Correction News

September 2000

Survey: Prison custody staff more likely victims of assault

By Pamela Walker

The results of a survey measuring violence committed against prison staff reveal custody staff is targeted more often than other staff for assault. This is the second set of results from the Workplace Violence Survey. Results from the first part of the survey, which measured violence committed by inmates against staff, were published in the October edition of Correction News. Part II focused on violence against staff by non-inmates.

"We wanted to measure inmate violence separately from non-inmate violence against staff," said Alan Harrop, Ph.D., director of Human Services Testing and Research. "Part II of the survey asked staff if they had been victims of violence by a co-worker, supervisor, subordinate, friend or relative of an inmate or friend or relative of a co-worker."

The Departmentís Human Services Research and Testing Section sent out the anonymous survey to more than 14,000 Division of Prisons employees; 9,693 surveys were returned. Overall, custody staff reported more incidents of violence by non-inmates than those in food service, health services, programs, maintenance, Enterprise or management and administration.

Table: Percent of all staff, by category, physically assaulted by non-inmates

Job Category # of Staff in each Job Category # of Staff 
% of Staff 
Physically Assaulted
Custodial  6482 76 1.2
Enterprise 240 2 0.8
Health Services 635 5 0.8
Food Services 271 2 0.7
Programs 712 2 0.3
Admin/Clerical 759 2 0.3
Maintenance 397 0 0.0
Other 11 0 0.0
Total 9507 89 0.9

Note: The percentage of staff physically assaulted by non-inmates is calculated by dividing the number of assaults in a given job category, by the total number of survey respondents in that category.

"I think the percentage of violence reported is relatively small when you think of the number of employees the Department has," said Harrop. However, he added that the size of our prisons are increasing and with that we can expect violence against staff to increase due to an increase in stress. "As our agency moves toward building larger institutions with inmates with longer sentences and greater histories of violence, we need to look for ways of reducing employee stress and conflict between staff."

Harrop said he came to the conclusion after seeing the results of reported assaults by non-inmates broken down into facility custody level. The survey showed 1.2% of respondents from close custody facilities reported being assaulted by non-inmates compared to 0.6% in medium institutions, 0.8% in medium field positions and 0.6% in minimum custody.

The assaults were divided into six categories. Of survey respondents who had been assaulted, 41.5% reported they had been pushed, shoved, pulled or grabbed; 18.9% reported being struck with a hand, fist, foot, etc; 7.5% reported being struck with a solid or blunt object; 5.7% reported being struck with a liquid or bodily substance; and 0.9% reported being stabbed or cut with a knife or sharp object. More than 25% reported assaults in the "other" category.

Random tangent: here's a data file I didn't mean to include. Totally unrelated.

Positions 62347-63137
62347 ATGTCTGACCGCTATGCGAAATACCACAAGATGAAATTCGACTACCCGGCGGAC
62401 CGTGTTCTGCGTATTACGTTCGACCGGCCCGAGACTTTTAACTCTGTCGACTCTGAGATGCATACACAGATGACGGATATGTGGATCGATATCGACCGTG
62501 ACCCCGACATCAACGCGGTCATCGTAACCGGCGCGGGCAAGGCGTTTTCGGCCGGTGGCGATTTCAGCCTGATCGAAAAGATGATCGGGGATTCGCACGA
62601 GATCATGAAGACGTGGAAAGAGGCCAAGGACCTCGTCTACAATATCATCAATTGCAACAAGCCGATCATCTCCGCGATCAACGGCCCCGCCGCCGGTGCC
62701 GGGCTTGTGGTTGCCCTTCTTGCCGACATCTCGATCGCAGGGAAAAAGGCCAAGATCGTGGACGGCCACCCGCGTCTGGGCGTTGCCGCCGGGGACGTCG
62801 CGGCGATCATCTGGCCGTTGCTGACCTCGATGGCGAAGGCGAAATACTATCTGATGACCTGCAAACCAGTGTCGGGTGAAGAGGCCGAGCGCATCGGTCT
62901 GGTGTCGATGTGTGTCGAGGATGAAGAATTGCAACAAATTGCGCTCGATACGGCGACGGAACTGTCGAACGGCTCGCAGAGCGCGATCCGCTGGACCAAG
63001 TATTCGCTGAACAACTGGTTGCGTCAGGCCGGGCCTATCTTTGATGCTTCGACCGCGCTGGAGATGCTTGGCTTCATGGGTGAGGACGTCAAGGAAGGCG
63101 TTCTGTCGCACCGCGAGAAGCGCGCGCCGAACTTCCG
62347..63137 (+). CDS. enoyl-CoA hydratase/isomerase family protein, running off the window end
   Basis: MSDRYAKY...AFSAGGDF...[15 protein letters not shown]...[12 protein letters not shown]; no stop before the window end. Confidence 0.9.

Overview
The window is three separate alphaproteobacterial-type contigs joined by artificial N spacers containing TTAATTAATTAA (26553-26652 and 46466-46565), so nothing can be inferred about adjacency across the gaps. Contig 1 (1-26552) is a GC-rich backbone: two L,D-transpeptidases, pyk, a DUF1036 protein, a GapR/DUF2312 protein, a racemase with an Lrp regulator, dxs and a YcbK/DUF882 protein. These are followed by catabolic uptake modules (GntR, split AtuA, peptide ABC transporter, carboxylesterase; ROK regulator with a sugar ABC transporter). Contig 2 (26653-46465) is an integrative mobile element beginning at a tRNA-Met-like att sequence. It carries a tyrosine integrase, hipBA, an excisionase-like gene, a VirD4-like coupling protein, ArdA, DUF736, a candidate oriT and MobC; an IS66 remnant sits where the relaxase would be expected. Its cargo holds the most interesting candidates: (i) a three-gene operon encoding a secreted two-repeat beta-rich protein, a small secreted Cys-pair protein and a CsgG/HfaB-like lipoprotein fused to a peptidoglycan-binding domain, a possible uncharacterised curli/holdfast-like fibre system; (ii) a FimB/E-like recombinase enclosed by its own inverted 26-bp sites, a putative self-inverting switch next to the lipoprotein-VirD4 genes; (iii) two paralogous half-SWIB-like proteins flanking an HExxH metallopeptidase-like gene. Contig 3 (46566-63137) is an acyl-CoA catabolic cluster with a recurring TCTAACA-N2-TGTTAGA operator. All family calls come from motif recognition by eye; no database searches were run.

Harrop says there are several factors that might lead to staff violence. "The correctional setting requires more co-dependence for safety which in turn has some feeling confined in close-working areas," said Harrop. "Staff who work in potentially dangerous settings such as corrections become dependent on each other for support and safety. When expectations are not met, frustration and conflict can develop. Also, job stress can make people irritable and emotional, which contributes to misunderstandings and conflict. Chronic staff vacancies that result in excessive overtime can aggravate the situation."

Harrop suggests this type survey be distributed approximately every two years. "Now that this survey has been done, we have the opportunity to go back periodically to see if incidences of violence are going up, down or staying the same compared to recent years."

Part II of the survey also measured the locations where violence had reportedly occurred, the experience level of the victim, how many people had reported assaults officially, and the age, gender and race of the victims. Harrop thanks all staff who completed the survey. Copies of both Part I and Part II of the survey are available at the office of Human Services Testing and Research in Raleigh.

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